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  • Writer's pictureThe Beacon Today

The priceless impracticality of beauty

Snuggled between the buildings of CityPlace, the white tents filled with colorful and expressive artwork seem perfectly at home. Artists set up chairs and watch as the visitors to the 9th annual West Palm Beach Art Festival stroll up and down the cobblestone street and inhale the sensory experience unfolding around them.

One such artist is Jamal Hayes. Hayes is a Florida native, and although he is new to the art scene, his paintings have a vivid depth that speak of inspiration that can only be found from someone who has a fluid connection to the forces that inspire him or her. Hayes’ paintings are full of texture and he describes his own style as impressionistic.

One striking piece of artwork sits in the back of the tent, Hayes shyly mentions he had finished it yesterday. In this painting there are no women in large summer hats, or elegant flowing dresses like his other works. Instead, this painting features two women, one looking back over her shoulder at another woman, both wearing the same hair piece. This woman in the forefront of the painting evokes feelings of calm and retrospection. Her counterpart is faceless, her hands are shackled together by chains and she seems to embody more complicated and painful time period.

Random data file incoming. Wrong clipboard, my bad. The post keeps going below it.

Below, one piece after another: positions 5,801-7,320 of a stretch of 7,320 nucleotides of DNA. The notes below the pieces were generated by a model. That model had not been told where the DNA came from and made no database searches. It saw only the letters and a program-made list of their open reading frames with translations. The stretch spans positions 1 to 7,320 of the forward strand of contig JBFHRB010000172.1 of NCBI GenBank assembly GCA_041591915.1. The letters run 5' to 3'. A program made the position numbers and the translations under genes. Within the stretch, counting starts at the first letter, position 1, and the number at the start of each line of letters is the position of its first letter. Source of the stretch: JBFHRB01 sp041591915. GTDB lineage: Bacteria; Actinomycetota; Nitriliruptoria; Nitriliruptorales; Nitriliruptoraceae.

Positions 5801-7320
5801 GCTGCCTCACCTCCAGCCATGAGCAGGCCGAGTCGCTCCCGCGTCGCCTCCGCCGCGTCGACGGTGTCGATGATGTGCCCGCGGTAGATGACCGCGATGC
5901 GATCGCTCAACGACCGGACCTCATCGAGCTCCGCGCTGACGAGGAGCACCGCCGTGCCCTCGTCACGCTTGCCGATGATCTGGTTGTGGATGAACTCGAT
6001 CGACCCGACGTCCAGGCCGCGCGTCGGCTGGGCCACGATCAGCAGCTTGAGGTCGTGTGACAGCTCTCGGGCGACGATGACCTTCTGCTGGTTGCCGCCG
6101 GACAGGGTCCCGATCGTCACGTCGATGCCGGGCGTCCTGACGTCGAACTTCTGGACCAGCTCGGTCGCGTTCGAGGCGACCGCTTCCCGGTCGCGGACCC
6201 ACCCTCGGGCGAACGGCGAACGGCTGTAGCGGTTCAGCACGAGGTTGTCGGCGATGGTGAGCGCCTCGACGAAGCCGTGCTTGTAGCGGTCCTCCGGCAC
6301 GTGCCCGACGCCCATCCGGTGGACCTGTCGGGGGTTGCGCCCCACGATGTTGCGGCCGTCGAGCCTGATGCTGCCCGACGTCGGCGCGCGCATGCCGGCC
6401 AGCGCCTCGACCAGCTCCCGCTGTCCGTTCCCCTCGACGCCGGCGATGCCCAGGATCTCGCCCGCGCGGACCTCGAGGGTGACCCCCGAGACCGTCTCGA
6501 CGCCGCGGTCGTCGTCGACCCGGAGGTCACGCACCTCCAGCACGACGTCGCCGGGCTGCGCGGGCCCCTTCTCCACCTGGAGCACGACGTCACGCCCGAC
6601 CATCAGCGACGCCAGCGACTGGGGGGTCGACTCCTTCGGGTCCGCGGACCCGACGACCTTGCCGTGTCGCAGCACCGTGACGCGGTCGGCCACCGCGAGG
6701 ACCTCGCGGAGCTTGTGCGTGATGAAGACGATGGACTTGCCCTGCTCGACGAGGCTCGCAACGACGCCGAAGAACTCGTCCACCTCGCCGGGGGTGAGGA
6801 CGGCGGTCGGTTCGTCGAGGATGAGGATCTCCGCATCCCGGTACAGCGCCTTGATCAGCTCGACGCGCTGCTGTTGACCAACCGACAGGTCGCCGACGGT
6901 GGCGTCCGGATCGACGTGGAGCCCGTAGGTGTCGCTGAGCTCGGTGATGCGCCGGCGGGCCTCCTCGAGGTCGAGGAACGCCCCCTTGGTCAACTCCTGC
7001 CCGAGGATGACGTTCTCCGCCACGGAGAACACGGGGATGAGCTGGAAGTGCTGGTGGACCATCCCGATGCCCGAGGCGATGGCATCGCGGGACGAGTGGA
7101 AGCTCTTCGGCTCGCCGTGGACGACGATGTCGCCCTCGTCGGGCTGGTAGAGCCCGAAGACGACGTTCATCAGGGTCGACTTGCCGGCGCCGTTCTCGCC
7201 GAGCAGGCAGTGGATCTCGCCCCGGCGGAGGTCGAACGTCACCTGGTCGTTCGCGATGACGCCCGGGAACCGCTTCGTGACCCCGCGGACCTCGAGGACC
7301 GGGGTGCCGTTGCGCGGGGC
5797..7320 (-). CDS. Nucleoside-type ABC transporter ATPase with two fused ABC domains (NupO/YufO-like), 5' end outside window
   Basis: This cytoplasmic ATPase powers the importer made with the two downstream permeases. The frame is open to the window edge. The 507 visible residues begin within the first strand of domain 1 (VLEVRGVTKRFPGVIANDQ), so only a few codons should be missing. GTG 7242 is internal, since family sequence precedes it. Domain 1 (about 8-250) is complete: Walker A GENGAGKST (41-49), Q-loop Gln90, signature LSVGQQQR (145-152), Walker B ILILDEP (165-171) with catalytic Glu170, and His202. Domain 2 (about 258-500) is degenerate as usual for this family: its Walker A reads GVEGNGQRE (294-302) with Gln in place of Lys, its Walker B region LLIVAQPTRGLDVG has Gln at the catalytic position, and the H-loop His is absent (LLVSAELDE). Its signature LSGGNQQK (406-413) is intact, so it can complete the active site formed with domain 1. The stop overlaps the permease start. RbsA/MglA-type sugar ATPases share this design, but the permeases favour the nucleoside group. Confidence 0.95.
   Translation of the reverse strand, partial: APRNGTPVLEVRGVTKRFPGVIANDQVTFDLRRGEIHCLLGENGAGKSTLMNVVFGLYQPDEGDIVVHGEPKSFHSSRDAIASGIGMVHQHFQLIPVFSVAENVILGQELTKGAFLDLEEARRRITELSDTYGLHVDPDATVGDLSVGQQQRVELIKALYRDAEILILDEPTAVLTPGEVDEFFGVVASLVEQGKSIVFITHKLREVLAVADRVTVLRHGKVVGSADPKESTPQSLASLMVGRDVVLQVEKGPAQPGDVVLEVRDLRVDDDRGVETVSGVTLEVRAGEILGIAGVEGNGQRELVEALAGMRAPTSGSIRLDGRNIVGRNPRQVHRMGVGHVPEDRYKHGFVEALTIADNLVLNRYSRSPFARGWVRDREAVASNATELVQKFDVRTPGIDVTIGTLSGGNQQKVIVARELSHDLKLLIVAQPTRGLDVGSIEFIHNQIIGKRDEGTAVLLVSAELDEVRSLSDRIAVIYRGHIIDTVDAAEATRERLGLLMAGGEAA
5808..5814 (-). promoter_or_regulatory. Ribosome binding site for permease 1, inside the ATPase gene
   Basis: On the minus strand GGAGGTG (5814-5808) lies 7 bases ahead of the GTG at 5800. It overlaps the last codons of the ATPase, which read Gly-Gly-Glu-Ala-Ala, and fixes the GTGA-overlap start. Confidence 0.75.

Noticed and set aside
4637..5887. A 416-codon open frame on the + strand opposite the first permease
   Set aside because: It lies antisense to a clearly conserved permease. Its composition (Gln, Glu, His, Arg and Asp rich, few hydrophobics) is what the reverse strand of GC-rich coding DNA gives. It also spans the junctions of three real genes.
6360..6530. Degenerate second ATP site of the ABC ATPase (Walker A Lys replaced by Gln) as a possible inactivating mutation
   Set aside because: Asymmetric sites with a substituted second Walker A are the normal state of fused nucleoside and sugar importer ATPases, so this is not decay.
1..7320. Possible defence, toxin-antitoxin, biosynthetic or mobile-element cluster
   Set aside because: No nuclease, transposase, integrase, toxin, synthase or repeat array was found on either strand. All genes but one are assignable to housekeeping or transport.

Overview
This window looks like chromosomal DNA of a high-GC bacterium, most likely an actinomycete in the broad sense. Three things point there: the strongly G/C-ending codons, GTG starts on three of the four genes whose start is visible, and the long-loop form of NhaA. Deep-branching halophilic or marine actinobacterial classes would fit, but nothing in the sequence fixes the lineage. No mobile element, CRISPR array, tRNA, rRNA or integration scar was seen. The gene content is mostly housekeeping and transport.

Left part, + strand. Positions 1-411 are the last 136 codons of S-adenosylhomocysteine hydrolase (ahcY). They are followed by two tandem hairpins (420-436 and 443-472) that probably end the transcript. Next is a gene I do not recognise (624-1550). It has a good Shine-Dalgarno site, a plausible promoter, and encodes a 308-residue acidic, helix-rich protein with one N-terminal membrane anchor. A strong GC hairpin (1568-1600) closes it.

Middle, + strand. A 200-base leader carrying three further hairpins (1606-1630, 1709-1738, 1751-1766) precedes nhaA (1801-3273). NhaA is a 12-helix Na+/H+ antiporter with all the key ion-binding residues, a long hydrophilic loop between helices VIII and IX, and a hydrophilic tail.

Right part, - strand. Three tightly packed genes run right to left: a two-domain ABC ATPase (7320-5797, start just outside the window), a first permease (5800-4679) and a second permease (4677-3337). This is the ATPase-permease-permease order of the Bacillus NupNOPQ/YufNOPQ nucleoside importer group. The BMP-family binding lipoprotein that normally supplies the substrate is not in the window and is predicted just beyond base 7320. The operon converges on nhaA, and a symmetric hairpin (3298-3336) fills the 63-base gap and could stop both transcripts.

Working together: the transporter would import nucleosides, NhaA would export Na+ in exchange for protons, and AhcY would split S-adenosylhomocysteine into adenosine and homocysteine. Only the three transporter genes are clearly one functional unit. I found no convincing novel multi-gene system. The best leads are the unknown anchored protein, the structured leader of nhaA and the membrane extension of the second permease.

The name of the painting is Evolve. Hayes says the woman looking back over her shoulder is reflecting on how she has evolved since her ancestors came as slaves from Africa.

Nnamdi Okonkwo is another artist present at the festival. Like Jamal Hayes, he is not ashamed to credit the genius of his pieces to the events and beliefs that have inspired him.

Okonkwo is a sculptor from Fayetteville, Georgia, and although he was born in Nigeria and still identifies himself as culturally Nigerian, he has called America his home for some time. He is warm and friendly, personality traits that are very much embodied in his bronze artwork.

“I like it when people say to me, ‘Bronze is such a cool material, yet I feel some warmth, a lot of warmth in what you do,’” Okonkwo said.

Okonkwo gives himself very little credit for what his artwork becomes. He sees himself as a medium through which God can bring more goodness into the world.

“I take something that is dead, and I put life into it. But I think it is a gift I have. It isn’t something that I feel I do, but something that happens through me,” Okonkwo said. “I am a religious person, so I believe in God, and I believe that God is invested in doing good in this world. And someone like me who is investing their time in learning a craft, he uses that person to do some of that good.”

What differentiates Okonkwo and Hayes from other artists at the festival is their emphasis on the impracticality of artwork. Oknokwo agrees that what makes artwork beautiful is how unnecessary it is. It has no other usefulness than to last a long time and express a beautiful idea.

They are just two of over 100 artists who were present at the festival this year. The festival also featured mixed-media art, photography, and live performances.

By Jessica Lykins

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